Embiggen it!

…maybe.  Actually, in many way, not habitable for us, in all likelihood.

Gilese 581g orbits a red dwarf 20 light years away and is tidally locked (or close to it),which would create sharp environmental zones ranging from 160 to -30F, depending on which side of the planet you were on.  The terminator — the area of twilight on the planet — would be most livable…if you’re Eskimo or Norwegian, maybe, with a balmy -10 to 20 degree F climate.  It’s three times the size of Earth, and if the composition is right, might not have devastatingly high gravity and should be able to hold an atmosphere.

Buy your ticket now!

From effects artist Simon Terrey…

I’ve been trying to find a way to make this funny…but I’m just too damned gobsmacked to pull it off…

The Chandra X-Ray telescope is being used to study galaxy clusters and their possibly effects on the behavior of gravity.  Instead of making the universe 80% dark matter (aka “fudge figure”)  several of the theories are trying to modify general relativity

Just a little more to the Armstrong/Aldrin dustup on the current state of affairs in the space program:  Government General Motors is building the unimaginatively named R2 android for use in space exploration missions. I personally don’t see a problem with smarter, better robotic vanguards for space exploration — they’ve done sterling service for half a century.  But GM? No quality control issues there…and could they have done a better job with the design?  The fake spacesuited man design is awful.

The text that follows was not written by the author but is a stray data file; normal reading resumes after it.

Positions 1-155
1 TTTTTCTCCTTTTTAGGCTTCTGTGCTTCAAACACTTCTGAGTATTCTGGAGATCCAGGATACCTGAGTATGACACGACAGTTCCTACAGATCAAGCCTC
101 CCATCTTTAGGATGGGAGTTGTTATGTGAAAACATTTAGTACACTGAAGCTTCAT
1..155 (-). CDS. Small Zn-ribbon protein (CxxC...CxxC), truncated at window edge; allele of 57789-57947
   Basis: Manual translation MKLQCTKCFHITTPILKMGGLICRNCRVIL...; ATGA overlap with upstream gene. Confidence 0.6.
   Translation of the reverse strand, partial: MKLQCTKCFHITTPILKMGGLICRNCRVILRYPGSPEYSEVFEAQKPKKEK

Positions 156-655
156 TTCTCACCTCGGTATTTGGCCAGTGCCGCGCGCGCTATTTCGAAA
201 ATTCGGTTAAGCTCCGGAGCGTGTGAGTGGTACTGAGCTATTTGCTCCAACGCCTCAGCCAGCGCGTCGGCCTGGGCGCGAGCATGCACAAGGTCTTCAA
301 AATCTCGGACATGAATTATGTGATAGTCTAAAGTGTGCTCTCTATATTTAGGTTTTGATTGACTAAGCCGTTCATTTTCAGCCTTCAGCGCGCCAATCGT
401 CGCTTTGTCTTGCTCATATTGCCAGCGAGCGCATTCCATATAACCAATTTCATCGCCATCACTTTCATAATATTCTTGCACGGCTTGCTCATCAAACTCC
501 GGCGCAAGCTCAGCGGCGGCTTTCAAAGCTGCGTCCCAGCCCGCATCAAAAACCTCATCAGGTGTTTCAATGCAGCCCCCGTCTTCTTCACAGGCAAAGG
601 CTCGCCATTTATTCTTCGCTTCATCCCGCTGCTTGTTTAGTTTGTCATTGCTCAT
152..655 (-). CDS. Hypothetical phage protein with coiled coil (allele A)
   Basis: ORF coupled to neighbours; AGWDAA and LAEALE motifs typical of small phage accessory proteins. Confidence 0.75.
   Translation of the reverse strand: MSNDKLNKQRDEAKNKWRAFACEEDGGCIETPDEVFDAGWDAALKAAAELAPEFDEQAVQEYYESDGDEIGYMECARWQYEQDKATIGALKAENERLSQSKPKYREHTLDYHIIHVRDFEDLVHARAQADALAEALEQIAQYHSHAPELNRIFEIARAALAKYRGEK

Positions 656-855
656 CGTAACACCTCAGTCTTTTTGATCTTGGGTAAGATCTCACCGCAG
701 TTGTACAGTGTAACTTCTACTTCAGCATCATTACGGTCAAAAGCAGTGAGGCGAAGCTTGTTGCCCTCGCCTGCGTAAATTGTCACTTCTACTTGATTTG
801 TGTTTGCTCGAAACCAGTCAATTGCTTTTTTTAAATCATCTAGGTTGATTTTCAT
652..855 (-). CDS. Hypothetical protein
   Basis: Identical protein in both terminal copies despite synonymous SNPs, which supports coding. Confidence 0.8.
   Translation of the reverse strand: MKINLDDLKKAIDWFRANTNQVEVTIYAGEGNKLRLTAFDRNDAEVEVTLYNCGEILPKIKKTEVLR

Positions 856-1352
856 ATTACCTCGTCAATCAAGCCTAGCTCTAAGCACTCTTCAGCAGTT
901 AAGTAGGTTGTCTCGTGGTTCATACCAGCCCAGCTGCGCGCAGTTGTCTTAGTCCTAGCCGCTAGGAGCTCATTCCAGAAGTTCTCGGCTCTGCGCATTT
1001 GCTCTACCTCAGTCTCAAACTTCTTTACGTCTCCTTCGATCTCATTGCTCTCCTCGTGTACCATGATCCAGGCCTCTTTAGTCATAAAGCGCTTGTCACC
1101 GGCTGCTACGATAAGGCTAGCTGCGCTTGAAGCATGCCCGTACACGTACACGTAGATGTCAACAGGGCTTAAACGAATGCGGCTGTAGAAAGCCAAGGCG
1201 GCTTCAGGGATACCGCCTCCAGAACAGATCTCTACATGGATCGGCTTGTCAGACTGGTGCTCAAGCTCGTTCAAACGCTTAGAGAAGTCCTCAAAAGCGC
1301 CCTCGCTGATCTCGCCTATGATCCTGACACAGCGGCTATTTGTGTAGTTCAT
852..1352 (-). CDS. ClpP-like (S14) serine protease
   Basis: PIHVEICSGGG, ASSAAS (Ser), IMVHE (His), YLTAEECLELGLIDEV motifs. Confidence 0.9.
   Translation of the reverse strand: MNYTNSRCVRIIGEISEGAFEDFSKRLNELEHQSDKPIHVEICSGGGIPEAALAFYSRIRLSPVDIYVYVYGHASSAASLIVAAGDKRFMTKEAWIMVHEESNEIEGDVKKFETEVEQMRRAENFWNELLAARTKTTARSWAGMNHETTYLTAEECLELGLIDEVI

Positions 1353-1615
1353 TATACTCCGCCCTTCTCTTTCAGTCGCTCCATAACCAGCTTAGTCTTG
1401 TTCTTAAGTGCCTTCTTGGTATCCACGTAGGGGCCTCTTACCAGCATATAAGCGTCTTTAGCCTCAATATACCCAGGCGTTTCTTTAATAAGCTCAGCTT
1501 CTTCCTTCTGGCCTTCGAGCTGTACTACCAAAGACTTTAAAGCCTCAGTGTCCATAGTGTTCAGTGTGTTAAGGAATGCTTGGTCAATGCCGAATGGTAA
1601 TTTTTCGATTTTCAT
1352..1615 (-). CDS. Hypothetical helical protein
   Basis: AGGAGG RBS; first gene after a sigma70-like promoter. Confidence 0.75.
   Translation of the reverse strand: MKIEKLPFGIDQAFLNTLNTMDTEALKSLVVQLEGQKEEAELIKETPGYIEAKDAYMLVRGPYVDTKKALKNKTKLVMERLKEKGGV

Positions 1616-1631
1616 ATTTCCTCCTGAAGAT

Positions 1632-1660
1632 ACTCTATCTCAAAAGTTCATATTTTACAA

Hot Air has a piece here on how the Apollo 11 astronauts are viewing the decision to cancel the Constellation program a bit differently.  Armstrong is deriding the president’s decision to close out the massively expensive program, while Aldrin is supporting the decision.  Like me, Aldrin thinks the future of space travel rests with the private sector.

Of course, considering the damage being done to the private sector by government policy for the last year, I think Aldrin might be a bit more optimistic about the prospects than is realistic.  (Although we’ll have a lovely spaceport a few hours south of here, if they finish it.)

NASA is a badly managed agency with serious aversion to physical and public relations risks.  They are underfunded for their visions, often because of their connections to the “bilk them dry” military contractor industry.  While they do good science with drones and robotic explorers, their manned mission future is doubtful.

The public sector is much more likely to do the job on the cheap, but they will need a reason to go to space:  profit.  The space tourism industry is a good addition to the massive telecommunications satellite business, but it probably won’t be enough to get us to the moon or Mars.  And I doubt it’ll be an American company that does it, at this rate.

« Previous Page